JIM LEHRER: Now, Mr. Secretary, as you know, you've been criticized for that. Some have suggested, in fact, that is your only tool, that is the only U.S. policy for helping the global situation, which is say, IMF go out and solve this.
SECRETARY ROBERT RUBIN: People may say that, but it's not true. We have basically we have done is gone through this just to focus on maintaining the strength in our own economy, which makes enormous contribution to the rest of the world. We have worked with the other industrial nations of the world cooperatively to encourage growth and financial stability in those countries, and particularly we and the rest of the world have had a tense an intense and almost constant conversation with Japan about Japan doing what it needs to do to get back on track. We have worked with developing in emerging markets around the world, put in place policies to make them less vulnerable, and obviously we've worked with the countries in trouble to try to help them get back out of trouble.
JIM LEHRER: The number 1 criticism you hear of the IMF, speaking of the countries in trouble, is the IMF tends to come in and have one solution for all countries, and that is, do this to your banks, do this, free market economy, et cetera, and that some people are suggesting that that one solution fits all is wrong, and it's triggered a lot of the problems we're having right now.
"The worst global financial situation we've had in the last 50 years."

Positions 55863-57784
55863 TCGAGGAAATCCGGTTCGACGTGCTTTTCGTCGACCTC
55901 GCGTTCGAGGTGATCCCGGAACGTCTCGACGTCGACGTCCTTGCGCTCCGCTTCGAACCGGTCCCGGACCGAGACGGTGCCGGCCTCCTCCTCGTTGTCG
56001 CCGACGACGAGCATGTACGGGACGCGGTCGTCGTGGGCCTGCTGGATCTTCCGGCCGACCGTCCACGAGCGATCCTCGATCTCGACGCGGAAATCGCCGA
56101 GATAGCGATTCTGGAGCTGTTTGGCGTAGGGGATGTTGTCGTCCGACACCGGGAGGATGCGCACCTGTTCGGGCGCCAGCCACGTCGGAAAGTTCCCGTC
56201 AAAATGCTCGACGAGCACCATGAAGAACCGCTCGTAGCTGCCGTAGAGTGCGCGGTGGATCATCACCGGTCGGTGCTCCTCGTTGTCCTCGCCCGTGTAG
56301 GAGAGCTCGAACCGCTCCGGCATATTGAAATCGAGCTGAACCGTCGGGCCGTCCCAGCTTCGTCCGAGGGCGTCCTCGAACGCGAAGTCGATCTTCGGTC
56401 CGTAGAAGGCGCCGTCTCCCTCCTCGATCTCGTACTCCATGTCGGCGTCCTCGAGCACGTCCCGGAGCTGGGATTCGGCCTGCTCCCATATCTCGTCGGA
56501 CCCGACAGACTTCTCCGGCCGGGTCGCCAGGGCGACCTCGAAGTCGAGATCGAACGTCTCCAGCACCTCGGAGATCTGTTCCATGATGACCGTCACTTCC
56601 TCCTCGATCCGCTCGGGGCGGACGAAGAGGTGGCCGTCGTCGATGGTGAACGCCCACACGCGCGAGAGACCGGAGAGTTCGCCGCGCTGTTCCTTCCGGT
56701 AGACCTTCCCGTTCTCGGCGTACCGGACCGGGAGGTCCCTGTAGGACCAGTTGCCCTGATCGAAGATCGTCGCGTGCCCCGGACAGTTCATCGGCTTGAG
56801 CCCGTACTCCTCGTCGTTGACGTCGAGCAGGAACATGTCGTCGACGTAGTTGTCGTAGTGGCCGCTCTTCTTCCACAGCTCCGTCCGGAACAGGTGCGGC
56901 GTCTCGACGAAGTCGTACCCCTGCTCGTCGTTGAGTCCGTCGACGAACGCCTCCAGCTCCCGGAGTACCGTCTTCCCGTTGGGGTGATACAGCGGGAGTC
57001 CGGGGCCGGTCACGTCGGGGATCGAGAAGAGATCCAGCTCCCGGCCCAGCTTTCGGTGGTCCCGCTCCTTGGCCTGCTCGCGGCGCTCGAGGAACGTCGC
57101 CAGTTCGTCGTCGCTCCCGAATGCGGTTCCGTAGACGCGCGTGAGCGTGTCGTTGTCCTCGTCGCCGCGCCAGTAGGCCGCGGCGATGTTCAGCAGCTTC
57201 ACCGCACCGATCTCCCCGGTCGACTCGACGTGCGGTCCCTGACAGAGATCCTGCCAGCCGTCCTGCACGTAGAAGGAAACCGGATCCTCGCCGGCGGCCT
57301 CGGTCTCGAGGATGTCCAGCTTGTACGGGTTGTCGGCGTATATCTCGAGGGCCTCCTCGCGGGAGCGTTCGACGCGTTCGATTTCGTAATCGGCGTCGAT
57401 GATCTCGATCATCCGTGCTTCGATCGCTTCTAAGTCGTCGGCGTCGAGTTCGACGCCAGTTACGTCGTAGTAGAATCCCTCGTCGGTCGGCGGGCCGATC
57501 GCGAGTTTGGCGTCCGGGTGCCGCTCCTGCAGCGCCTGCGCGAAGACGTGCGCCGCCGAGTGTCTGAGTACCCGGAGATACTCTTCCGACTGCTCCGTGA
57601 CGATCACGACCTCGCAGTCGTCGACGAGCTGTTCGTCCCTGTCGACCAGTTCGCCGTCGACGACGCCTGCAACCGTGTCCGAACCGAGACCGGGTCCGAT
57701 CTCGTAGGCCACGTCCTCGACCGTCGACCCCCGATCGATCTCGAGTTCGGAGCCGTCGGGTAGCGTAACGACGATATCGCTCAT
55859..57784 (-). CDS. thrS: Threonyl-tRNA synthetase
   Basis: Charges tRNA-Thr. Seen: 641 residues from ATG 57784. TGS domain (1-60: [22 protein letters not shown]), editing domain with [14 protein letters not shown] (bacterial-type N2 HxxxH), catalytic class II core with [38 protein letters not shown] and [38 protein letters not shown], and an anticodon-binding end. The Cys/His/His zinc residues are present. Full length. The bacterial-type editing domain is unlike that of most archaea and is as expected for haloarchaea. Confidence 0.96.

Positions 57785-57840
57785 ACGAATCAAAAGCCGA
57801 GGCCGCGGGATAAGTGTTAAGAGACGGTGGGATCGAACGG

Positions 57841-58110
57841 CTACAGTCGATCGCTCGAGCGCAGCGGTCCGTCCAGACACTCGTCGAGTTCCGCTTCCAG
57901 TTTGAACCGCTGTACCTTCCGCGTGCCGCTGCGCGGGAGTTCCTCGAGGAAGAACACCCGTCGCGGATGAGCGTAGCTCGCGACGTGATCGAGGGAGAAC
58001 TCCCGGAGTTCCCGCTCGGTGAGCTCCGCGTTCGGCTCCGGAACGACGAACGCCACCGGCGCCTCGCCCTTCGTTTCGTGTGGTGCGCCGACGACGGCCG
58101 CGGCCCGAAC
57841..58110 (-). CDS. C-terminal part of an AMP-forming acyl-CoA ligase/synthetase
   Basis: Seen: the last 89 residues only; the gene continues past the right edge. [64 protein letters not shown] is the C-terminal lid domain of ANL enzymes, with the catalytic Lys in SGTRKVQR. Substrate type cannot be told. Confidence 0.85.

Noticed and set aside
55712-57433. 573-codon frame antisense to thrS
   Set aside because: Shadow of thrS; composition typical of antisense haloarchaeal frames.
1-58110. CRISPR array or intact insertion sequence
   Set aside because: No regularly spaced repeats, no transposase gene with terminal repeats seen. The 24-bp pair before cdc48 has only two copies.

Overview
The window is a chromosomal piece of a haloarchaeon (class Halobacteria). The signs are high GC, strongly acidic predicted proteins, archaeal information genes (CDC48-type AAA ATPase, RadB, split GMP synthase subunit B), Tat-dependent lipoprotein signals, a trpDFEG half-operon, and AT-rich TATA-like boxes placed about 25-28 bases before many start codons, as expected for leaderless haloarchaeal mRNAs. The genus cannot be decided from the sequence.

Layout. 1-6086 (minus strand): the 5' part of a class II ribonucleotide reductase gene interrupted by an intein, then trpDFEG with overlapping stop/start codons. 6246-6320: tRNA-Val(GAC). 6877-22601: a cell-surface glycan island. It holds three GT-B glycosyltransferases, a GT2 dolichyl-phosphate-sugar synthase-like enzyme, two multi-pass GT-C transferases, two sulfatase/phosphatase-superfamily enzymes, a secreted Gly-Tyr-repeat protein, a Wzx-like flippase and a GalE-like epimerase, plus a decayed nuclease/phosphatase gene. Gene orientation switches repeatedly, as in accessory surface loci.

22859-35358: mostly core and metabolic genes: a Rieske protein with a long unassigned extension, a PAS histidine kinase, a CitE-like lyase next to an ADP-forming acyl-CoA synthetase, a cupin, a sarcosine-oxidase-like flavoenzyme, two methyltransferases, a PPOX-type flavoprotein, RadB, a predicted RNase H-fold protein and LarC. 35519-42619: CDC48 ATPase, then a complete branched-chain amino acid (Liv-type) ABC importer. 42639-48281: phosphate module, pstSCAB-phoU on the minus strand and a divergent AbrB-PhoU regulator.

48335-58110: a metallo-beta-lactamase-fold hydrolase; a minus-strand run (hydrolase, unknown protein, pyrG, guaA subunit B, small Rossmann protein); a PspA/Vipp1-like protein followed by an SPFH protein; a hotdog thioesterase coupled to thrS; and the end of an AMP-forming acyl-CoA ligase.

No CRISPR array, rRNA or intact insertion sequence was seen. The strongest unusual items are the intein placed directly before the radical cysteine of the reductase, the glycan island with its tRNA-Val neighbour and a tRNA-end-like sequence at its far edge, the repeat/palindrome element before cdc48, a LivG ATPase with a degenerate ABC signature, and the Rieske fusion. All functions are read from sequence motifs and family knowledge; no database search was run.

SECRETARY ROBERT RUBIN: I think the criticism is simply not true. At least in my judgment, what's happened in the world is over the last five or six years you've had vast capital flows into these emerging markets, and some portion of those capital flows have involved far too little focus on an analysis of the risks that were involved. The result excess capital flows into countries that had all sorts of problems and in most, though not all cases, badly flawed financial systems. And the result turned out to be combustible. The IMF, in response what really are unprecedented and extremely complex situations and I would argue the worst global financial situation we've had in the last 50 years -- the IMF has very carefully tailored its programs to the specifics of each country, both with respect to the macroeconomic considerations, fiscal policy, monetary policy, and also the structural problems that exist in these countries, particularly the problems around the financial sector.
JIM LEHRER: Well, as you know, a lot of people just identify the IMF with the United States, and they say, well, the IMF's controlled by that's a U.S. solution the IMF is implementing U.S. policy. Is that a correct reading of things?
SECRETARY ROBERT RUBIN: No. I think it is fair to say that we are very deeply involved with the IMF, as are quite a number of the other members. I think it is also fair to say that we believe very deeply in a market-based economy, and in doing the kinds of -- and taking the kinds of measures that are consistent with that belief, but the IMF is an independent institution that makes its own judgments. We have been very closely involved in consulting with the IMF and in trying to be helpful as they've worked their way through the decisions that they've had to make.